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Promax Seeks a Route to Its Future

Jun 17, 2007  •  Post A Comment

In the wake of the success of last week’s Promax/BDA conference in New York — which scored a coup with a keynote speech by former President Bill Clinton — the media marketing organization’s executives are preparing for its future.
Heading the list of priorities in the coming weeks will be the selection of a new face to lead Promax/ BDA, something board members had hoped to finalize before the conference. However, as the interview process has proceeded, executives have broadened their options, even mulling the possibility of hiring two people for the position previously held by Jim Chabin. Mr. Chabin, who had been Promax CEO since 2003, resigned earlier this year following internal battles with the board over the direction of the organization.
“Whoever takes the position will have to be someone who is capable of not only having vision but also able to run the organization in an efficient, cost-effective manner,” said Promax Chairman Mike Benson. “In our strategy of finding someone who can accomplish this, we are considering all options, including dividing the job into two positions. We are also looking outside of our own industry to bring someone in and get a fresh point of view.”
Mr. Benson noted that in keeping its options open and taking its time with the interview process, the board would be able to hire the best possible candidate for the job.
He also said besting last week’s gathering would be a significant challenge that board members were already taking on.
Before the conference even began, board members knew the upward trend of registration, membership and sponsorships pointed to what would likely be a successful event. However, the final numbers for the show beat even the most optimistic prognostications, with attendance breaking the 3,500 mark, a modern high. Early projections had suggested a figure closer to 3,000.
In addition to President Clinton, other key speakers included filmmaker John Waters and fashion magnate Kenneth Cole. The conference also featured a slew of panels designed to share information with attendees.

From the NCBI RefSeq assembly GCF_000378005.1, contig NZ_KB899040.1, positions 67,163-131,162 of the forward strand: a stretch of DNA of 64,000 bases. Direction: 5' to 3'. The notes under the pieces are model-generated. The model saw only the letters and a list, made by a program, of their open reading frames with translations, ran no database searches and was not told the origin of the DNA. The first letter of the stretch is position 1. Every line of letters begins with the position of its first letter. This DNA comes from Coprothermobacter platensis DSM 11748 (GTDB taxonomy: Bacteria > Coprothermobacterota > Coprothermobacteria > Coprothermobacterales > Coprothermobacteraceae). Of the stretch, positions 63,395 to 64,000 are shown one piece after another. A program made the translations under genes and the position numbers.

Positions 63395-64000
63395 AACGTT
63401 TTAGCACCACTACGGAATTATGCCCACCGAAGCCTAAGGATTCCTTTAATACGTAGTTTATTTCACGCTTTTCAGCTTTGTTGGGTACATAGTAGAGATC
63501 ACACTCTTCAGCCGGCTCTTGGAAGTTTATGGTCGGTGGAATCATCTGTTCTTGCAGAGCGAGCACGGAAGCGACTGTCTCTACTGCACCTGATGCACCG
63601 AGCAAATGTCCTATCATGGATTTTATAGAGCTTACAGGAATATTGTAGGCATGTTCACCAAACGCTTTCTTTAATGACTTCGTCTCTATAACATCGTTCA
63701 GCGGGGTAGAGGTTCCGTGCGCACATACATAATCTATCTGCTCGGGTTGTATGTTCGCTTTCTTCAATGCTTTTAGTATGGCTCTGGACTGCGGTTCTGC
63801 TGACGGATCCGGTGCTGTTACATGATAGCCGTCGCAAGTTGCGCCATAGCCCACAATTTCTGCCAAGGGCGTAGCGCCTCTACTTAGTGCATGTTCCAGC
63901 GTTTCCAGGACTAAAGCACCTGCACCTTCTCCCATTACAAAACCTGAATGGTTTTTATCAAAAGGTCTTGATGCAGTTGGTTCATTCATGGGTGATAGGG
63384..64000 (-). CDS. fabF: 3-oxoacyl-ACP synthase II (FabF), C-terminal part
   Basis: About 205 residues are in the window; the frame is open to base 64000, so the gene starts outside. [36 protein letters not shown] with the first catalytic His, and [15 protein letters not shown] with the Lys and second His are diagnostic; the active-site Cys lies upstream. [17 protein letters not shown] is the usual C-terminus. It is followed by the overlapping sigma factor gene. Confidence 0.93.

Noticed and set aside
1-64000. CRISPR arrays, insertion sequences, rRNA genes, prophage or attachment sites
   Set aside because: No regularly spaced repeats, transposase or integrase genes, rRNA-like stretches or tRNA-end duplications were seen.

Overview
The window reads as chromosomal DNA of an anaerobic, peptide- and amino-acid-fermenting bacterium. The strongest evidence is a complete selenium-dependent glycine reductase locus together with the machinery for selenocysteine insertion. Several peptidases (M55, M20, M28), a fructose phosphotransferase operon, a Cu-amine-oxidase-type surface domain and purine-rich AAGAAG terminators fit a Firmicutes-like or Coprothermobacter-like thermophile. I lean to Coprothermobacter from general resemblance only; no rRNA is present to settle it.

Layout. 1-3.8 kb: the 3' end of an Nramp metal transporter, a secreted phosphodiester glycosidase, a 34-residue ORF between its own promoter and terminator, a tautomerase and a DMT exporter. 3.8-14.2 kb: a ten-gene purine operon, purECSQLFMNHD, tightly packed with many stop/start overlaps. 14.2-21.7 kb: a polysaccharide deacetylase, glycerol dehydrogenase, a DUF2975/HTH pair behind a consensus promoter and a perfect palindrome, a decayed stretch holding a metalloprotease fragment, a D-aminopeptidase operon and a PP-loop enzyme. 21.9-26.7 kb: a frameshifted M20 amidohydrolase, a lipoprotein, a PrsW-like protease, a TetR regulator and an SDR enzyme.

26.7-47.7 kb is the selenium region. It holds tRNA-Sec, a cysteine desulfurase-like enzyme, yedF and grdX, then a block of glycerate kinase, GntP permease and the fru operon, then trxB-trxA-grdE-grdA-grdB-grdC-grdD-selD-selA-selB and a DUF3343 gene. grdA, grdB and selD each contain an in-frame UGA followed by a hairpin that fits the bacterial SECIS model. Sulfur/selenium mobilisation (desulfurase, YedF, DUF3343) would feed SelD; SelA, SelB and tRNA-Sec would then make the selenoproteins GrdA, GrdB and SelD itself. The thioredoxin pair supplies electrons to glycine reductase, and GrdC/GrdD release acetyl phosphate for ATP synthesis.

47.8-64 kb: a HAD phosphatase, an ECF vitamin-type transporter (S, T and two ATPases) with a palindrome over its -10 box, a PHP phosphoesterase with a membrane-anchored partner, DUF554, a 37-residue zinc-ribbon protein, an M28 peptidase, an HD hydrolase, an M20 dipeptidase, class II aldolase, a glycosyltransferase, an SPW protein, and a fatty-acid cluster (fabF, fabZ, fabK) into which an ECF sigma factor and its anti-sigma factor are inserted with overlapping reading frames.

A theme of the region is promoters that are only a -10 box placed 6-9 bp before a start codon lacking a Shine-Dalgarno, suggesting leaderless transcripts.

“On Tuesday alone, we had 300 people walk up and register, with about 25 percent of them getting a full membership for the year,” Mr. Benson said. “That speaks well not only to the quality of our speakers and tracks, but also to the amount of real work that was getting done here.”
Syndicators were out in full force at the conference, meeting with affiliates to discuss promotional strategies for both new and veteran programs. International contingents were in attendance as well, learning about the latest promotional strategies being used by digital media.
“For me the big draw was that I wanted to hear Clinton speak, but what struck me while I was here was what an amazing job they did juxtaposing the future and the past,” said John Helmrich, president of international program distributor IBC, who hadn’t attended Promax in five years. “Also, it’s still a great schmoozefest.”
Promax regulars pointed to the ideas being discussed in the uncharted frontier of digital platforms as a key to the conference’s success.
“Now more than ever, there is a need for idea exchange,” said Lori Pate, founder of transmedia solution group Lori Pate. “When there are so many opportunities being discussed on ways to make this technology work, it makes it feel like a must-attend for your company.”
As the Promax board sets its agenda for next year’s gathering, Mr. Benson noted a new mantra will be in effect.
“Promax’s goal now isn’t going to be all about growth; instead it will be about improving the quality of what we have.”

4 Comments

  1. Paying Clinton to speak is hardly a triumph. It only involved contacting his speaking agent, obtaining the stratopheric price, and paying it. If the reporter is so enamored with our impeached, disbarred-for-five-years, ex-President, perhaps something other than “coup” could have been chosen, like “devil worship” — but then 33% of Democrats also prefer Hillary, who in a single hearing testified “I don’t remember” a stunning 122 times. If these folks are so brilliant, how is it (let’s pause to debate the meaning of “is”) that they cannot remember anything in a sworn deposition?

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